If you are looking for max power I would suggest the Ego LM2142 dual battery model. It is the most powerful mower ego makes.

Buy it from Home Depot, use it for up to 90 days and if it does not meet your standards you can easily return it for a full refund.

And then you can enjoy the benefits of battery power. You know the no gas part and will certainly enjoy the no cord bonus !
(Edited)
Photo of William E Hanson

William E Hanson

  • 19,416 Points 10k badge 2x thumb
Skeptics aren't serious about the benefits of cordless; their loss not to mention their neighbors and our environment.
Photo of Ken

Ken, Champion

  • 73,500 Points 50k badge 2x thumb
Kendall Bohna, "all the problems" you're seeing Ego owners having is because you're at a forum where people with problems go to ask questions and get help. That skews your perception. I've been to a Honda mower forum and judging from that a lot of Honda mowers have problems, too, which isn't true.

@Matthew Eichner, someone around here has been posting that there is a rumored new Ego mower coming out next spring. Whether that's accurate or not, I don't know. But if you can hold out you might want to see what the new model holds.

If not, you can buy at Home Depot, which has a generous 90-day return window, or one year if you buy with a Home Depot credit card. That gives you ample opportunity to try an Ego mower without risk.
(Edited)
Photo of Jack Tracy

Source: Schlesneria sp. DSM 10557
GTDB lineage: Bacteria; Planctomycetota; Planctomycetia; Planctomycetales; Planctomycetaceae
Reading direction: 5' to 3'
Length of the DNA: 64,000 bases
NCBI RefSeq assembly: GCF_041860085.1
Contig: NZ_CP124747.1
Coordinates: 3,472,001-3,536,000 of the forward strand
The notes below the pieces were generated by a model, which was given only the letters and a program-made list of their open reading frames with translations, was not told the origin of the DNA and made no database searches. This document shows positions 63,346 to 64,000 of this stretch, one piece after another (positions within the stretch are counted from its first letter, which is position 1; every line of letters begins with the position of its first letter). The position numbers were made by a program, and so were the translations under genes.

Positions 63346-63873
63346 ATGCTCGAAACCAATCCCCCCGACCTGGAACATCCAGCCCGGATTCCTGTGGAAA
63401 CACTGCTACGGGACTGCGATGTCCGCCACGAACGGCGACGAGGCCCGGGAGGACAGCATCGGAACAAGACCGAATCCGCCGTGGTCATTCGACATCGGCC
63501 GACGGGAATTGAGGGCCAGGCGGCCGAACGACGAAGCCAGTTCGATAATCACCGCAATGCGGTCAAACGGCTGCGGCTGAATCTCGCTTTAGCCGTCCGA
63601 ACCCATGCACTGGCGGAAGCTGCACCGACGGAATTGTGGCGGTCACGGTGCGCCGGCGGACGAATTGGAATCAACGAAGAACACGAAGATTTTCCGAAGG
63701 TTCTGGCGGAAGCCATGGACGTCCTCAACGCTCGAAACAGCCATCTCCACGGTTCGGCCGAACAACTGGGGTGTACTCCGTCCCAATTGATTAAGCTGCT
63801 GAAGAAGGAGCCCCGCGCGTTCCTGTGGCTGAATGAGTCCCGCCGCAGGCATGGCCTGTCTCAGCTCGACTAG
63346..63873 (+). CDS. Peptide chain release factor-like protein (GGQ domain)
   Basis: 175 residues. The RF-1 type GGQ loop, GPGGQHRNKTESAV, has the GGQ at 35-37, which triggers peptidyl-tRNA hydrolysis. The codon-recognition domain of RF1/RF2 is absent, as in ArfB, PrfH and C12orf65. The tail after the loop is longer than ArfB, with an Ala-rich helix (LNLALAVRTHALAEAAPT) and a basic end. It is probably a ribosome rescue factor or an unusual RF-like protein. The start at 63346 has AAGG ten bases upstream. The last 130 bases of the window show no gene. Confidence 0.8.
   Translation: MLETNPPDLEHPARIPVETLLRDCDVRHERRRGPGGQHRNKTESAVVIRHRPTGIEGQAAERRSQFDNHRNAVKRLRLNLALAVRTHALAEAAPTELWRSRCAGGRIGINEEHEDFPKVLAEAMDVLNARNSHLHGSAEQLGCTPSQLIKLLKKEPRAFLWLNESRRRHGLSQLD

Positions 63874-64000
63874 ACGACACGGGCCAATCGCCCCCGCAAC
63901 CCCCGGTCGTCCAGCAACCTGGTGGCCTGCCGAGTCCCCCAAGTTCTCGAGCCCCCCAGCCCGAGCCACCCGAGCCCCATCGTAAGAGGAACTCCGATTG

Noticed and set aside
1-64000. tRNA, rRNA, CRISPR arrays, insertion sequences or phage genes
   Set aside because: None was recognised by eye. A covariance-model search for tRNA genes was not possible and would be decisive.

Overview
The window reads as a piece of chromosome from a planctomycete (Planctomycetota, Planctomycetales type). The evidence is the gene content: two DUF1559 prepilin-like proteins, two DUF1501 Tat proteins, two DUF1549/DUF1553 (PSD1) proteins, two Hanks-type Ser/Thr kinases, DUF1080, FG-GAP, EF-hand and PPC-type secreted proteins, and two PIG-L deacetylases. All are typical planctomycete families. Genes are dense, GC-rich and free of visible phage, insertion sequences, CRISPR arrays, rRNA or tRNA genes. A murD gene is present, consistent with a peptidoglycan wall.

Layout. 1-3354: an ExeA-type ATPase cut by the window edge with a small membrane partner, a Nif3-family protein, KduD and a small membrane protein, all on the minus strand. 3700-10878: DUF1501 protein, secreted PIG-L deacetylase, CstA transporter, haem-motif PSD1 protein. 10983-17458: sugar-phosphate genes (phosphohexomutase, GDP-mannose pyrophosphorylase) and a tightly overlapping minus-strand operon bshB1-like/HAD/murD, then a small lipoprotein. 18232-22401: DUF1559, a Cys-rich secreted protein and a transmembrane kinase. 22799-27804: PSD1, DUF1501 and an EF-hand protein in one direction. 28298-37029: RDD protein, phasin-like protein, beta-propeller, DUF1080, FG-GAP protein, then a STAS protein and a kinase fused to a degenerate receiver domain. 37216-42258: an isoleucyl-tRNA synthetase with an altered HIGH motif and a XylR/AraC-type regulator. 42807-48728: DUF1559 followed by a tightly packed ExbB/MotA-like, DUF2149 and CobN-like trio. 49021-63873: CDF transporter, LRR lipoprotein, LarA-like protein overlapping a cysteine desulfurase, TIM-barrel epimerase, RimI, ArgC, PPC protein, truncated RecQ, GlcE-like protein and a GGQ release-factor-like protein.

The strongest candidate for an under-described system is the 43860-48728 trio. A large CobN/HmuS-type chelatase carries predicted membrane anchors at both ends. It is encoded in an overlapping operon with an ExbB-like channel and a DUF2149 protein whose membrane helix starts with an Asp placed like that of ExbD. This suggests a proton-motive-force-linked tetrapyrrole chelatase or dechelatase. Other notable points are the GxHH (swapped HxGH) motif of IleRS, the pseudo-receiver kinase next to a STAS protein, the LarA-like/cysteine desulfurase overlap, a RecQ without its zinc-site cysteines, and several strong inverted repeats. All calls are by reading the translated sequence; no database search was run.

Jack Tracy

  • 360 Points 250 badge 2x thumb
I had the Ego and now I have the Honda 217. The Ego did not cut to my satisfaction. The 217 does. 
Photo of Prairiedog

Prairiedog

  • 9,660 Points 5k badge 2x thumb
Re the gas floggers: People are going to come to a board when they have a problem. But they are the far minority. A handful of posts over years asking for help, which is often easily solved with technique tweaks or a generous warranty replacement policy, does not represent the 1,000s of happy Ego users out there.

If you really like gas and want to help people, according to google there are literally millions of posts by folks looking for help with their combustion engine problems. There is only one Ego board. That should tell you something about how well battery vs gas works.

You, of course, fail to mention that gas engines are a pain in the a**. They require constant fussing and maintenance. We gave up a PTO gas riding mower and a high end gas push for the Ego and could not be happier. No stinky fumes, no loud noise, no running out of gas mid-mow and driving miles just to foul up your trunk with gas.

The "electric" start on our gas push failed after one season. I was exhausted from yanking on the joke "first pull" cord before I even started mowing. The things were in the shop nearly every year with some problem. In 5 years we spent as much on repairs and maintenance as we did on the $4,000 riding mower. Broken mower decks, fouled spark plugs, mice chewing the filters and wires, clogged carbs, clogged gas line, and don't even get me started on how many lead batteries we went through, every season like clockwork.